Staff at the American Folklife Center continue to use new digital tools to support remote discovery and access for our resources by users of all kinds. Whether you are a community scholar, a teacher, an academic researcher, a creative artist, or a curious consumer of local culture we hope that our geographically-oriented research guides offer an entry point into the rich collections and resources maintained at the Center! Find the full menu of Library of Congress Research Guides at this link.
In this post, we focus on the guides for the Pacific Region. According to the Pacific Region volume of the Greenwood Encyclopedia of American Regional Cultures—a reference work found in the Folklife Reading Room—this region comprises the states of Alaska, California, Hawai’i, Oregon, and Washington. The introduction notes that just as rivers are the cultural and economic focus of many cities, the Pacific Ocean is a common cultural and economic focus of these states. But because of the vast geographic region they encompass, these states also vary widely from each other culturally.
Our research guides for each state and territory provide information about collections related to that state or territory—including links to those materials available online—as well as tips for searching the Library’s online catalog. In addition, we’ve gathered other American Folklife Center resources related to a given state or territory, such as blog posts, podcast episodes, online finding aids, and webcasts of public programs. Here are some of the items you’ll find in the Pacific Region guides:
The guide American Folklife Center Collections: Alaska presents an overview of collections that include Gold Rush era songs and lore; Russian songs; and Native Alaskan music, songs, and traditions. A recording of a Yup’ik song that was part of a public performance as well as a photo of a quilt by an Alaskan artist are featured.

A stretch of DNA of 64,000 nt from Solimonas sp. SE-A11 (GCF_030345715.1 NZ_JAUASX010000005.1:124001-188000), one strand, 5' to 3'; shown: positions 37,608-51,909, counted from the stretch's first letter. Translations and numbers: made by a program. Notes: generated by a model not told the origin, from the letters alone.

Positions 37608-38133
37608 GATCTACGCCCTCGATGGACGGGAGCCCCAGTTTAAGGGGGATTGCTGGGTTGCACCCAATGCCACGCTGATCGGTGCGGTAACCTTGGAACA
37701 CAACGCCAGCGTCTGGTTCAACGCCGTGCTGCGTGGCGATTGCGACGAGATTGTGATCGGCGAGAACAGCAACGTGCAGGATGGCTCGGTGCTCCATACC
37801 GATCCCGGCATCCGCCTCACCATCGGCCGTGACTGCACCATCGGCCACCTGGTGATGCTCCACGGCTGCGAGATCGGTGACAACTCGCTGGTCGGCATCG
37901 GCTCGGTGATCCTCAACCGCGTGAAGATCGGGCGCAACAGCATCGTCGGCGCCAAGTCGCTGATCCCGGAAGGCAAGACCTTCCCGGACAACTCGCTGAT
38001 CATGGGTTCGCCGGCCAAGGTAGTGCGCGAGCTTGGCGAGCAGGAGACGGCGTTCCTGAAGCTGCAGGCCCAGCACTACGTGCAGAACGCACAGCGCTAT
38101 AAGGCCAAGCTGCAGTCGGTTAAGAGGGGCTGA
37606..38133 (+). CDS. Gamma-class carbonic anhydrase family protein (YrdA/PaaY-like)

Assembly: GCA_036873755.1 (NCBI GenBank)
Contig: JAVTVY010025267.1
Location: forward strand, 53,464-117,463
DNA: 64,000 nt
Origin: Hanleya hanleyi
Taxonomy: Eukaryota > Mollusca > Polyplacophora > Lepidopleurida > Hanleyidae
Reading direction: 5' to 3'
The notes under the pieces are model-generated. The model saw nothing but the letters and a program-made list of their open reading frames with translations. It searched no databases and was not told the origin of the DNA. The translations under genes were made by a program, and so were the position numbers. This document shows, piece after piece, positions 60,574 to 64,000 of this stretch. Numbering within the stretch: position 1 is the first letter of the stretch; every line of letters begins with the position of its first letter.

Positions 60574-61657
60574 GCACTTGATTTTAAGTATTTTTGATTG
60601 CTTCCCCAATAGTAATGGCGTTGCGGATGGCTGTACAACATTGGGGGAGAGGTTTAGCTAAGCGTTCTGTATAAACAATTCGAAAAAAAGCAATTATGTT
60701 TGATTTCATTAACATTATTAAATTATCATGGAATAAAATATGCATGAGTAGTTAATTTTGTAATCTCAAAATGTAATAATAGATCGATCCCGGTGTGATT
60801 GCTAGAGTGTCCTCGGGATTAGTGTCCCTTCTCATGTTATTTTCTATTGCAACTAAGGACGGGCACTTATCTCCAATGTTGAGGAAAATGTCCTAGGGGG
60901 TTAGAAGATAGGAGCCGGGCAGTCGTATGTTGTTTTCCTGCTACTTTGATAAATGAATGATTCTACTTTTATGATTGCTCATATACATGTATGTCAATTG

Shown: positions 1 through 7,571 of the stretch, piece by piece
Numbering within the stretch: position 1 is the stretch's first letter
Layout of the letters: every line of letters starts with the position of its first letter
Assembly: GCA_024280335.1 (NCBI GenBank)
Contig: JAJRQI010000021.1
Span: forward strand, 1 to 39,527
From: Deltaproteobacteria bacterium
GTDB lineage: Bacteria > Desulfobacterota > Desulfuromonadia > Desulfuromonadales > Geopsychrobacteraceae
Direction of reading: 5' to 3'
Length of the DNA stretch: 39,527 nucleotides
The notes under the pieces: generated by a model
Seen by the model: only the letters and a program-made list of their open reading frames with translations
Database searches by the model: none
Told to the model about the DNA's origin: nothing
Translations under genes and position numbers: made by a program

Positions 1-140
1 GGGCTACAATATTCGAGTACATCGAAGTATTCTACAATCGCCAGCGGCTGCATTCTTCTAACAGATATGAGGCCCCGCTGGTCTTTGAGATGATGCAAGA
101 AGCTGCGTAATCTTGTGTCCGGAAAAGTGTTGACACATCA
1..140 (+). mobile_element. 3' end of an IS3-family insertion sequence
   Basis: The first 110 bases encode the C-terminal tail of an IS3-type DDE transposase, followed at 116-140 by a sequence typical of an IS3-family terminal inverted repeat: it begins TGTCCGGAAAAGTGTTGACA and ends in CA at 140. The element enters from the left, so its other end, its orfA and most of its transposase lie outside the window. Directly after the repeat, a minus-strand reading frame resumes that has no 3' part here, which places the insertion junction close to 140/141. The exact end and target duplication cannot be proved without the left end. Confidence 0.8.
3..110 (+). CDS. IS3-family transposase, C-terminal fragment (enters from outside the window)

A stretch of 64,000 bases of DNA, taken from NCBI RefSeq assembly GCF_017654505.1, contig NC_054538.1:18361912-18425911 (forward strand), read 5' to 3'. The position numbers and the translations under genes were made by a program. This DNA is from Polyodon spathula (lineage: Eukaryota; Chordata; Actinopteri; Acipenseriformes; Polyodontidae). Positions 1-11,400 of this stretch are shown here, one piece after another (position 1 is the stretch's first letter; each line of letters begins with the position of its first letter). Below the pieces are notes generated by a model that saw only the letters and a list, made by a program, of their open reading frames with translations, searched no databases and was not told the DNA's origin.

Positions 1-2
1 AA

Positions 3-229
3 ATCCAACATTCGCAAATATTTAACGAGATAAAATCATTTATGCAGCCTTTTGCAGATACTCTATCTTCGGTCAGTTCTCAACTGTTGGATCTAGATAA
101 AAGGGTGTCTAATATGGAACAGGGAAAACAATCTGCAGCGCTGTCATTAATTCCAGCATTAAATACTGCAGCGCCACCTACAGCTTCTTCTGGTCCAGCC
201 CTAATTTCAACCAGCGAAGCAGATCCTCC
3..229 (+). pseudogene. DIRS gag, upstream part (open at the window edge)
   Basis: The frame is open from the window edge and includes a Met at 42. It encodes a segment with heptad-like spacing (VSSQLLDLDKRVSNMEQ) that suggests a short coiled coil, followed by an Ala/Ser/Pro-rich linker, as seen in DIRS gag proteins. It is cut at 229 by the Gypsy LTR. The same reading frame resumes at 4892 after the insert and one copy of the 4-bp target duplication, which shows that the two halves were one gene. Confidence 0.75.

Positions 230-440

American Folklife Center Collections: California features the online collection California Gold: Northern California Folk Music from the Thirties with examples of many ethnic groups recorded in the state by ethnomusicologist Sidney Robertson Cowell, as well as a video of a performance of Mexican music by Artemio Posadas and his band.
American Folklife Center Collections: Hawai’i presents examples of music, song, and dance found in public event videos, such as Unukupukupu Halau Hula, blogs and a podcast on Hawaiian culture; as well as links to important collections that may be accessed in the reading room.
American Folklife Center Collections: Oregon introduces an example of a recent ethnographic project done in Oregon: Taking care–documenting the occupational culture of home care workers : Archie Green Fellows Project, 2014-2015, that is available online. A video of a performance of east Indian music and song by vina musician Sreevidhya Chandramouli helps to present the variety of the music of Oregon.
American Folklife Center Collections: Washington introduces folklore of the state with videos of a lecture by folklorist Jens Lund, “I Done What I Could: Occupational Folk Poetry in the Pacific Northwest” and of Croatian music and song performed by Ruže Dalmatinke. Links to the Italian Americans in the West Project collection and to catalog records of American Indian recordings provide an introduction to the rich collections available from Washington.
As this brief introduction to these guides shows, there is a lot to learn from these guides whether you plan to browse the collection materials online or are planning a trip into the reading room. We hope that researcher, students, and folks who, perhaps just want to experience some folklore or folk music from a particular state will find these new guides a good place to start.
Be sure to visit the Library of Congress Research Guides pages in order to discover the full spread of resources on offer! And, also know that American Folklife Center staff have generated (and continue to produce) guides focused on a wide range of topics. You can find the growing body of these rich and dynamic resources from the American Folklife Center here.